The Crisis of Love in America

There’s a song that came out back in the 1980s. Maybe some of you remember it, but most of you have probably never heard of it—or of the man who sang it. (He is still alive, so perhaps I should say “sings” it.) The title of the song is “Love Is Not a Feeling.” I grew up listening to this song, and it continues to influence me. 

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WitGlass Original Poetry: “Every Day on Earth—Draft One”

It’s been fifteen months since I posted my last original poetry. It hasn’t been fifteen months since I wrote my last poem, but a lot has happened in the last fifteen months and WitGlass posts and podcasts took a backseat. This poem was one of the poems I wrote in response to our family dog’s recent death.

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Thoughts on the Advancement of Civilization

All advancement of civilization, society, and culture depends on the consolidation of knowledge (cognition, apprehension, tuition), insight (*re*-cognition, understanding, comprehension, intuition), and skill (wisdom, application).

 

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In the category of “I love it when the same people shower praise on immigrants and then turn around and assume they’re stupid” . . .

The hysteria surrounding vaccines and scheduled vaccinations is well-documented. The term “fever-pitch” comes to mind after reading this article.

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In the category of “progressives prevail” and “glad to know in advance” and “I can scratch this off the list” . . .

“LeFou is somebody who on one day wants to be Gaston and on another day wants to kiss Gaston.”

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In the category of “excellent article from @fmanjoo of @NYT on ignoring @realDonaldTrump news” . . .

I Ignored Trump News for a Week. Here’s What I Learned.

I can’t say enough good about this piece. It is probably one of the best articles I’ve read about Trump this year—maybe even the best article I’ve read from the New York Times this year (that may not be as high praise as I first thought it was when I started to type it).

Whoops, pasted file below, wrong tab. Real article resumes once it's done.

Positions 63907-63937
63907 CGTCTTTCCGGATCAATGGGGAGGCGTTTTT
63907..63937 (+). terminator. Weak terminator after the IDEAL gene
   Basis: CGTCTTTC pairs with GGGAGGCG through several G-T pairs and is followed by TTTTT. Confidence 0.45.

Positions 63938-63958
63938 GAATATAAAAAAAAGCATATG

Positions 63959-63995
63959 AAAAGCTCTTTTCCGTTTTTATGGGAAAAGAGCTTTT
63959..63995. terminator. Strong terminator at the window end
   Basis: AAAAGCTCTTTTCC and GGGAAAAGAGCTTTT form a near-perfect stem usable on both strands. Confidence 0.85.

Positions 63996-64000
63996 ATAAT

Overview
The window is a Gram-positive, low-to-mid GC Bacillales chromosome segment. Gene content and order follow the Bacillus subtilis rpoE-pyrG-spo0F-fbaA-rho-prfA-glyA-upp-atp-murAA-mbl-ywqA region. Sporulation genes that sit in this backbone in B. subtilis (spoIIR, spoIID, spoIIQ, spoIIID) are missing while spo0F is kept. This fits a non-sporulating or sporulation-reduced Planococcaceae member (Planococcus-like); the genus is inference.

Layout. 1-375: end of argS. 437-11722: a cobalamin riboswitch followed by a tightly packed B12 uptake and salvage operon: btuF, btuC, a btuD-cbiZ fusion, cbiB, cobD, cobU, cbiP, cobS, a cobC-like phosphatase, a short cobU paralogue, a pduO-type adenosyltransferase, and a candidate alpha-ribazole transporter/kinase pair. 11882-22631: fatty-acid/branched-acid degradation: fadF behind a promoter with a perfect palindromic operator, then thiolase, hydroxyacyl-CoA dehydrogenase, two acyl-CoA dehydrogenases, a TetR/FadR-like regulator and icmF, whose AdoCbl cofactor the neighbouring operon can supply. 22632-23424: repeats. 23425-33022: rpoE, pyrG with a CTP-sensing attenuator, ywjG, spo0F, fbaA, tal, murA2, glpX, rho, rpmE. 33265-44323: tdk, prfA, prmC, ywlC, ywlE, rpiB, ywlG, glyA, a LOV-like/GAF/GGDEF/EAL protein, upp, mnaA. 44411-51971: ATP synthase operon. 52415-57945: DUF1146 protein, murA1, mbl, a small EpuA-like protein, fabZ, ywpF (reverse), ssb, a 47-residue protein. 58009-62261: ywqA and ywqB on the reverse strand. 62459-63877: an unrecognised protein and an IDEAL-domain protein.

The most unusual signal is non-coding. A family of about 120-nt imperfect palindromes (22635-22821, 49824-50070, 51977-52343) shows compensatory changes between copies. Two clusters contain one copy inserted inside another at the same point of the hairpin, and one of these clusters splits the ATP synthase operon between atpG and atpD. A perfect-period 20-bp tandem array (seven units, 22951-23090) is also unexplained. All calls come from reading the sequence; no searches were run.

On most days, Mr. Trump is 90 percent of the news on my Twitter and Facebook feeds, and probably yours, too. But he’s not 90 percent of what’s important in the world. During my break from Trump news, I found rich coverage veins that aren’t getting social play.

The message of the article is something that all of us need to remember—and that some of us will need to be reminded of repeatedly.

In the category of “my gut response to this was #NSFW and included ‘holy’ and a word that started with ‘f’” . . .

Could cannibalism be ‘perfectly natural’? This scientist thinks so.

Although cannibalism is often depicted as aberrant behavior, Schutt found that it occurs all the time in the natural world. We humans have also long made a habit of consuming our own—Renaissance Europeans drank human blood as medicine; Pacific Islander communities ate the flesh of deceased relatives as a gesture of grief. Schutt even tried a taste of a human organ (don’t worry, no people were harmed in the making of this book).

Oh, I wish I had the time to break this article down fully. There are so many problems with this, so many logical inevitabilities, which I’m sure the author of the book (Schutt) would deny, but which will inevitably develop, anyway, for anyone who adopts the principles he is espousing. Human cannibalism became taboo in the Western world for a reason, and it should remain taboo.

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In the category of “Chris Long (@joel9one) gives a clinic in dealing with online critics” . . .

Chris Long ripped into people criticizing him for not going to the White House

I already linked to Chris Long’s brilliant takedown of someone telling him he must stand in solidarity with his dark-skinned teammates who are boycotting the visit to the U.S. White House, because of its current resident.

He is back at it, dealing this time with some folks now upset with him for his decision to not visit the White House with his teammates who are making the visit. And his responses to critics on Twitter are just as brilliant as his previous response. It’s best if you read it for yourself.

What I’m Listening to Now: Wednesday, 15 February 2017, 2:25 p.m.

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Tired of losing arguments about politics and culture because you’re arguing with people who are scatter-brained and illogical but you don’t have enough specific facts in your arsenal to be able to silence their silliness? Well, look no further than Liberty Classroom. It’s a great way to learn the most important facts to help make a difference for the cause of liberty in your community.

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In the category of “outstanding article by @meyers_laura about @Beyonce, babies, and life” . . .

Of course it’s tempting to stomp your foot, wag your finger and say, “I told you so!” in an angsty booze-inspired Facebook status. But this will not make your niece stop calling everyone a Nazi, and it will not change her stance on abortion. You’re her “literally Hitler” uncle. You’re not Beyoncé. It’s just time to accept that and change strategy.

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